It makes sense to prioritize repaying debts with the highest interest rates, which are most often credit card debts, and most advisors will create a repayment plan based on this strategy. This way, interest added to debts is reduced quickest, although you mustn’t miss minimum repayments on other loans to achieve this.
Debt restructuring meanwhile is a strategy used by individuals (and also businesses) to avoid defaulting on debts, as defaulting has a negative impact on your credit score and your ability to borrow in the future. Debt restructuring is often used when a debtor is in financial trouble, perhaps because unrelated circumstances have made it difficult to fulfill their repayment commitments in their current form or terms.
It entails looking for a lower market interest rate and extending the time in which the loan amount is to be repaid. As an example, if you have equity in your home, it might make sense to take out a second mortgage at a lower interest rate than your other debts to enable you to pay them off.
It may be wise to take out life insurance, too, to cover your heirs from having to take on your debts in case you die before you’ve repaid them.
Whether to pay down debt or invest
If you find yourself with extra cash, you should consider the opportunity cost of either paying off debts or investing.
There can be good reasons for doing both, but if you are faced with the choice, there is a simple formula you should aim to follow.
The formula is to invest if doing so will allow you to earn a higher return than the interest rate your loans are currently accruing.
However, unfortunately, while the formula is simple, working out whether it will apply often isn’t simple, as investments often perform better or worse than expected.
The first consideration is always that if you have high-interest debts such as credit card debts, you should repay these before investing, as it’s unlikely that any investment will yield a greater return than the costs you incur each month with these debts.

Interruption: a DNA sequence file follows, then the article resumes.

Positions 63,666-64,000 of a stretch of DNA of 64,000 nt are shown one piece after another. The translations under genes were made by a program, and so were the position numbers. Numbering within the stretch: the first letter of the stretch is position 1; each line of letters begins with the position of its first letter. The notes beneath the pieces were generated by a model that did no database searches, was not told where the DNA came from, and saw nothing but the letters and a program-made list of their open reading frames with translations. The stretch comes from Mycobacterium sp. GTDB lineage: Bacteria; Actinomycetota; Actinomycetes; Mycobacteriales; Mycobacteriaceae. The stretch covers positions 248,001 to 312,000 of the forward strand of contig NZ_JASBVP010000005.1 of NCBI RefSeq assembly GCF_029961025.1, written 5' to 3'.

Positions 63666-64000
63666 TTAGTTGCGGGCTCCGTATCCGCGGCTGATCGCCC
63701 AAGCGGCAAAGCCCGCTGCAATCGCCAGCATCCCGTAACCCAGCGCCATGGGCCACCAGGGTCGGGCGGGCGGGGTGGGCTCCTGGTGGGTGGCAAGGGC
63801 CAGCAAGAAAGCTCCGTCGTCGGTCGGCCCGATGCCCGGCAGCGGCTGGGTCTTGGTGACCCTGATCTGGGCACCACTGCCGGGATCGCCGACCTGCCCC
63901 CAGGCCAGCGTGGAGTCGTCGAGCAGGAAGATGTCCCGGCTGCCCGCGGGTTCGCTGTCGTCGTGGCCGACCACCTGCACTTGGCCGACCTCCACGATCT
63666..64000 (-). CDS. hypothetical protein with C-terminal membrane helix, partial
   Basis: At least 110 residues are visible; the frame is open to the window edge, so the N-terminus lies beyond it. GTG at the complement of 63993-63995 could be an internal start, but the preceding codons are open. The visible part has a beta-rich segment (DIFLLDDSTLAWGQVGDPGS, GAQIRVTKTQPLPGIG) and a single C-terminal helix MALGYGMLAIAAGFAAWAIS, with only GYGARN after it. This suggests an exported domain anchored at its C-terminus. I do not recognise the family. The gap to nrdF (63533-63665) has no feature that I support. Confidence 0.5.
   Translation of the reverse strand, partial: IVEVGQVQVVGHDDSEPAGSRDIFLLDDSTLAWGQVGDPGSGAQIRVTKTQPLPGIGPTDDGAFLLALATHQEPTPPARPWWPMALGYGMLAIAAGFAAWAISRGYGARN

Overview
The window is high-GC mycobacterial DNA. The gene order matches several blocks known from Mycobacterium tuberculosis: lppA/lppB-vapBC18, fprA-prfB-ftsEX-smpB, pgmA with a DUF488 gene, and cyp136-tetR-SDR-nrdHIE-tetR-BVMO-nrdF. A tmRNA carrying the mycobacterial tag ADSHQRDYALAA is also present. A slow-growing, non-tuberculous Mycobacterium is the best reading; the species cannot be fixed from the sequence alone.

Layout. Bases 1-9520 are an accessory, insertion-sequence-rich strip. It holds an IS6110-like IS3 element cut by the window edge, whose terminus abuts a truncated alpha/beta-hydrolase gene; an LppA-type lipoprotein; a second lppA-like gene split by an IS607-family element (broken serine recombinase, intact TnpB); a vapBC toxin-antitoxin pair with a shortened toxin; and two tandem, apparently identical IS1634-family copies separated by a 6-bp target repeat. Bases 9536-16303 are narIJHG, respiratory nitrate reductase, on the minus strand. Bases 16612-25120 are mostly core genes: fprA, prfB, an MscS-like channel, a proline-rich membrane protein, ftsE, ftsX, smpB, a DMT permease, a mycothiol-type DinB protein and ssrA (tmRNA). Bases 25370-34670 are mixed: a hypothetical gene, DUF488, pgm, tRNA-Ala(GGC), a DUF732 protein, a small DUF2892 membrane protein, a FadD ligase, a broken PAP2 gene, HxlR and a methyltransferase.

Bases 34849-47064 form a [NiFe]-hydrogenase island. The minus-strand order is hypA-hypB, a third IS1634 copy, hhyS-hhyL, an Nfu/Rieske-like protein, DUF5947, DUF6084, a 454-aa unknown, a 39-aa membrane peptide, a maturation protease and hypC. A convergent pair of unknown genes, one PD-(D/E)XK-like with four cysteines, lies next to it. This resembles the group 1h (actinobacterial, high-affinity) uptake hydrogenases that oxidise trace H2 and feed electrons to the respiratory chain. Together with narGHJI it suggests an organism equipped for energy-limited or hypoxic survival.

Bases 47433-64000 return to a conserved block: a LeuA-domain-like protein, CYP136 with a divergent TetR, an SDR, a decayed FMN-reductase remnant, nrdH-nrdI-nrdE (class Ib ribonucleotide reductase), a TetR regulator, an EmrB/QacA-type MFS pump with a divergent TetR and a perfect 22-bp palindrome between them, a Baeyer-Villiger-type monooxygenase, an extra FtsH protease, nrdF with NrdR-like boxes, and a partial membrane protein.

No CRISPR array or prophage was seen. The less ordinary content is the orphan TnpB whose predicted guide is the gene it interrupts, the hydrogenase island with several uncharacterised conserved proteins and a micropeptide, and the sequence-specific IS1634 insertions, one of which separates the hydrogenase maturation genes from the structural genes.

Another reason it’s worth ensuring that your debts are well managed before using excess income to invest is to maintain your credit score, which is crucial if you want to borrow money in the future for something like a mortgage. Otherwise, you’ll have to pay higher interest rates. Your credit score can also have an impact on other facets of your life, such as insurance costs, whether a landlord will let you rent an apartment, and even whether or not an employer will hire you.
For this reason alone, paying off your debt before investing can be the right decision.
Conversely, if your debts are well-managed or consolidated with a low-interest rate, it can make more sense to start investing your excess income with the aim of realizing a greater gain on your investments than the interest rates you are paying on your debts. In this way, if in the future you sell your investments to pay down your debts, you’d realize a net gain rather than a loss.
Ultimately, it will depend on your circumstances, and your financial advisor will guide you through whether to repay debt or invest as part of your wider financial planning.
While debts can sometimes seem overwhelming, with good advice, a good plan, and some discipline sticking to the plan, they can more often than not be managed in a way that doesn't inhibit your long-term financial goals.
If you have any questions, don't hesitate to contact us.